StumbleUpon as a traffic source is like any other – used incorrectly, it can essentially serve as a thousand dodgeballs being thrown at a wall. Visitors, like dodgeballs, quickly bounce, and without another person to return the throw, they are extremely unlikely to return.
In the right hands, StumbleUpon traffic can be an extremely valuable traffic source – a method of building brand awareness, growing followers, and attracting links. The subtlety of one versus the other is small, but also large enough to send many people on a rollercoaster of emotion as it comes to the service.
First they experience the euphoria of traffic, then they realize that the traffic is doing absolutely nothing for them, and end up disregarding the service completely. Neither is necessarily warranted – StumbleUpon is a nice traffic source that you should expect to convert at a lower clip, but since the traffic volumes can be much higher than normal, the net benefit can still be solid – if you have your business properly aligned to take advantage of its visitors.
However, before we get to how to convert the traffic, let’s start at how to get the traffic in the first place – StumbleUpon Advertising.
Inbound Marketing Through Advertising
Huh? Inbound marketing through advertising? Isn’t that outbound marketing? Well.. sorta. But with StumbleUpon Advertising, their module allows you to generate earned visits quite easily, and at hardly any cost.
If you’re trying to sell people product, yes, it will end up being outbound advertising and you’ll burn through money. But if you have authentically good content, you will hardly spend any money, and you’ll generate visits in droves.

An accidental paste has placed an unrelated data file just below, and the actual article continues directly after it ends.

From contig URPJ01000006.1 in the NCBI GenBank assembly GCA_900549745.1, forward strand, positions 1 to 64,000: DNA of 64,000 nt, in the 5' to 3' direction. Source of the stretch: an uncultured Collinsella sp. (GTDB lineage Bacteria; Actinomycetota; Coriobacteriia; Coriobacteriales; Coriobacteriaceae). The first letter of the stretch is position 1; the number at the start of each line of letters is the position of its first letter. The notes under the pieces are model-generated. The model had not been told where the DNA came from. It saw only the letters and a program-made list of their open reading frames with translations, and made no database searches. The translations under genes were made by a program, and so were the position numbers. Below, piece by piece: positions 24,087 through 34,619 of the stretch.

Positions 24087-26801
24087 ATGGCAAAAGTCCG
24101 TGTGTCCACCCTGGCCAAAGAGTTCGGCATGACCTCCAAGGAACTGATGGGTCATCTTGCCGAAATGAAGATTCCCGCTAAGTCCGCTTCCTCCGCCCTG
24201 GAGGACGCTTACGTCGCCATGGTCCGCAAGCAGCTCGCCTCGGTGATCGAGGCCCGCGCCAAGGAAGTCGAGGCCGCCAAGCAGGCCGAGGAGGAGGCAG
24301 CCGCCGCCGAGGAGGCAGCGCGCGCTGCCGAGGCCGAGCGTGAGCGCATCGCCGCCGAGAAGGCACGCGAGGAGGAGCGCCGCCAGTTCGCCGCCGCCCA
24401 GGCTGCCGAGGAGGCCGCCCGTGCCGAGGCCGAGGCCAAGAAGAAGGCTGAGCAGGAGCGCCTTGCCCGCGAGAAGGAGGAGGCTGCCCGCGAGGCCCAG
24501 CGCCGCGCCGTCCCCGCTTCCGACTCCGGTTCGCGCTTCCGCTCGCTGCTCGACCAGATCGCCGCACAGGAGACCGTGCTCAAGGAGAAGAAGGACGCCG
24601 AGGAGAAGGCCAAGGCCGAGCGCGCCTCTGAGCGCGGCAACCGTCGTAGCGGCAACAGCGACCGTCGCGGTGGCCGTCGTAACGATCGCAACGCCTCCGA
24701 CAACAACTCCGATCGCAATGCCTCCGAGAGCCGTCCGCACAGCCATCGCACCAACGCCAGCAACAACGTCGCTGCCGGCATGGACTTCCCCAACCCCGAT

This frame of mind might differ substantially from other guides you might read on StumbleUpon. Create a profile, pick your interest, submit.. yawn. These methods might work, but the process of StumbleUpon Advertising is so cheap (it should cost you $20 to determine if your content is good enough to succeed), in my opinion, it’s not worth wasting the mindshare on trying to figure out how to manipulate upvotes and otherwise, pray the first couple people who see your content like it enough to thumb it up.
I’d rather know get to know what works on the service, use good demographic targeting, spend $20, and find out in less than 24 hours if my content is going to do anything positive. Importantly, this $20 can also be the doorway to higher converting traffic because of the market research we gather, which we’ll get to later.
Market Research Before Content Creation
As I mentioned in our recent post on Reddit marketing, some of the most powerful uses of StumbleUpon come not from building content and then submitting it, but rather, doing demographic research on StumbleUpon’s interest groups and then building content around that.
StumbleUpon allows you to create a few powerful segments that give you the ability to dice up your target market and reach them exclusively. They also have their own unique interest groups, which allow certain content to succeed there that might not work elsewhere. You can mix and match the following variables to create extremely powerful demographic targeting for your work:
- Target Demographics: Age Range, Both Genders or Male/Female Only
- Location: Major Countries, State/Province (All U.S. States, Canadian Provinces), Cities (Major U.S. Cities, Some Major International Cities)
- Browser: Desktop, Mobile, Tablet